This Alice Cooper article was written by Al Hall, a GIGsoup contributor. Edited by Nick Roseblade
“Pretties For You”, the first album by Alice Cooper is one of those LPs that time has forgotten. Released in June 1969, at the time when “Alice Cooper” referred to the band and not lead singer Vincent Furnier, the album proved a commercial and critical flop, but for anyone interested in Alice Cooper or rock history generally, it is a must hear. Musically, the album bridges the gap between the end of the hippy movement and the beginning of the era of the hard-rock giants, and for those familiar with Cooper’s more recent work, you are in for a shock.
The album contains a strong element of psychedelia which stands in stark contrast with Alice Cooper’s later hits. This is particularly noticeable on songs such as ““Ten Minutes Before the Worm”, “No Longer Umpire”, and “Levity Ball”. The latter two in particular have undertones of Syd-Barrett-era Pink Floyd influences, perhaps picked up when Alice Cooper hung out with Pink Floyd when the latter were over on their U.S tour. These songs often feature long instrumental sections which assault the senses through discordant arrangements, greatly varied dynamics and the use of unusual and jarring rhythms.
Vocally too these songs are a far-cry from the archetypal Cooper snarl that fans have become accustomed to. Indeed on songs such as the aforementioned “Levity Ball” Cooper’s voice has more in common with the more psychedelic Beatles albums than his own subsequent hits such as Poison” or “School’s Out”. The contrast is such that there are many moments on the album where you almost have to pinch yourself to remember that this is the same guy now known for a live set involving a guillotine, a live boa constrictor and a 12-foot Frankenstein puppet.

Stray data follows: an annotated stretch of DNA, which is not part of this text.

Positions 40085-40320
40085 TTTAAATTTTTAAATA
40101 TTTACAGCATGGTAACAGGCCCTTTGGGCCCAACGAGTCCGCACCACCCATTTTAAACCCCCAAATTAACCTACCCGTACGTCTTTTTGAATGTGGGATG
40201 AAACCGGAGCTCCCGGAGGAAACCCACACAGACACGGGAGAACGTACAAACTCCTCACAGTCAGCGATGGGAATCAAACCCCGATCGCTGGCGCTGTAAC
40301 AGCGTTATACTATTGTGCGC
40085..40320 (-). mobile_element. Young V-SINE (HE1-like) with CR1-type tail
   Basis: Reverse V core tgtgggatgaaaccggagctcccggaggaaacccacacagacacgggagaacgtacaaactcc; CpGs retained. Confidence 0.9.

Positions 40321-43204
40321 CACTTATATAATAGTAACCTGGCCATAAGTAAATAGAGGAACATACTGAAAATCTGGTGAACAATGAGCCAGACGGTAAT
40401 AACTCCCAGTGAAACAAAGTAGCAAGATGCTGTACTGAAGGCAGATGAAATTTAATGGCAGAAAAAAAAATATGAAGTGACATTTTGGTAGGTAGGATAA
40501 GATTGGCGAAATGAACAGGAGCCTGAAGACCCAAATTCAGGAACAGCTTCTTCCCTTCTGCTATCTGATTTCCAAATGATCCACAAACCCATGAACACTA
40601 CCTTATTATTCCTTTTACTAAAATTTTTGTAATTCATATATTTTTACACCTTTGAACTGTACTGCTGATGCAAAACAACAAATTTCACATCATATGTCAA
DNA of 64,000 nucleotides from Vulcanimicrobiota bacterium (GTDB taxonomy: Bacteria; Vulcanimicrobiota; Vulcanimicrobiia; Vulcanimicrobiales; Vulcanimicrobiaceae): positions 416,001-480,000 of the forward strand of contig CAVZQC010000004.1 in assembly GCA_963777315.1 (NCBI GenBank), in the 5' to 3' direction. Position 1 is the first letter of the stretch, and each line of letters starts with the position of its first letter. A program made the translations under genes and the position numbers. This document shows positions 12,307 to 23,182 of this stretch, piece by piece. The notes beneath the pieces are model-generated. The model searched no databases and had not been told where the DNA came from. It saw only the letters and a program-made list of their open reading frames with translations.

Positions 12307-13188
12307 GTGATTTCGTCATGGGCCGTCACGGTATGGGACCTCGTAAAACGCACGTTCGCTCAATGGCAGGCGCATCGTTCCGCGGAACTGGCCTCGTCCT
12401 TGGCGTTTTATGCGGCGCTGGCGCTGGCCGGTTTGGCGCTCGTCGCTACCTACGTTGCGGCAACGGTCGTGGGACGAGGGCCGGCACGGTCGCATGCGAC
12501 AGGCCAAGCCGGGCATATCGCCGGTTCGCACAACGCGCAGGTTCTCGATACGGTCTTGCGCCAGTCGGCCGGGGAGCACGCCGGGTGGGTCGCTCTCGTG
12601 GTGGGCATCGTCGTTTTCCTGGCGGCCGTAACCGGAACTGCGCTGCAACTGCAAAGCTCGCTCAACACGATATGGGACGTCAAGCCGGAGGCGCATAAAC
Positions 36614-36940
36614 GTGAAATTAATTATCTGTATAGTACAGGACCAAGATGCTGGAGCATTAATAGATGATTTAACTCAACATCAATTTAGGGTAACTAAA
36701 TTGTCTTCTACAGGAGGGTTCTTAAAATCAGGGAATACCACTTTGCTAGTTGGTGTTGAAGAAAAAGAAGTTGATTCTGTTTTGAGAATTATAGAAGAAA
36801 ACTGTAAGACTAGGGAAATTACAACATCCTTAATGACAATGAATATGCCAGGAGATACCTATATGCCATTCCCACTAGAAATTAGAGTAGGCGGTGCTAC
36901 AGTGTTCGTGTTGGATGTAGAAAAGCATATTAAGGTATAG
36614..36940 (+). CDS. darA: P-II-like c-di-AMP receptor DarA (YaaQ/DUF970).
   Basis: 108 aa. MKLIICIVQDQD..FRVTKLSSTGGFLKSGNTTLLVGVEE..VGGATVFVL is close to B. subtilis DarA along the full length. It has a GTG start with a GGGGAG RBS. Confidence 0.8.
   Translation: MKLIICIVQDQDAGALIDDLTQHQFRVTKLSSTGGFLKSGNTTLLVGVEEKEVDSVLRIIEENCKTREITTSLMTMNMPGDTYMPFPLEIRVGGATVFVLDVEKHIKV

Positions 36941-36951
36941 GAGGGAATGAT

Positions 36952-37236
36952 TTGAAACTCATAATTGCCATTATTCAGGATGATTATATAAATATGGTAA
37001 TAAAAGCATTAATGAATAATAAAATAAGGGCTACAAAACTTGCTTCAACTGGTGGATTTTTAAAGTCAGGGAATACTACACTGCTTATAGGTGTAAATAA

This said, there are a number of songs on the album that do show the seeds of what was to become the staple Alice Cooper sound. Tracks such as “Living” and “Fields Of Regret” are less experimental and, as a result, more conventionally catchy than some of the material mentioned above. These songs are more hard hitting and lean more heavily on the rock rather than the psychedelic side of things. Another such track is “Reflected”. This is the only song from the album to have had any degree of longevity, as it was latterly re-written as the smash hit Elected” and released on the 1973 album “Billion Dollar Babies”. The rest of the album was never played live again following the release of the band’s 1971 breakthrough “Love It To Death”.
Within the channels of mainstream rock ‘n’ roll, it is perhaps understandable why “Pretties For You” never made too much of an impact on the charts. The album is deeply weird and disjointed, and lacks the cohesion necessary for commercial success. Time, however, has been unkind. The album has some great moments, and given that we now know the direction Cooper took later on, “Pretties For You” also stands as an interesting musical artefact showing what could have been, and it certainly does not deserve to be completely forgotten.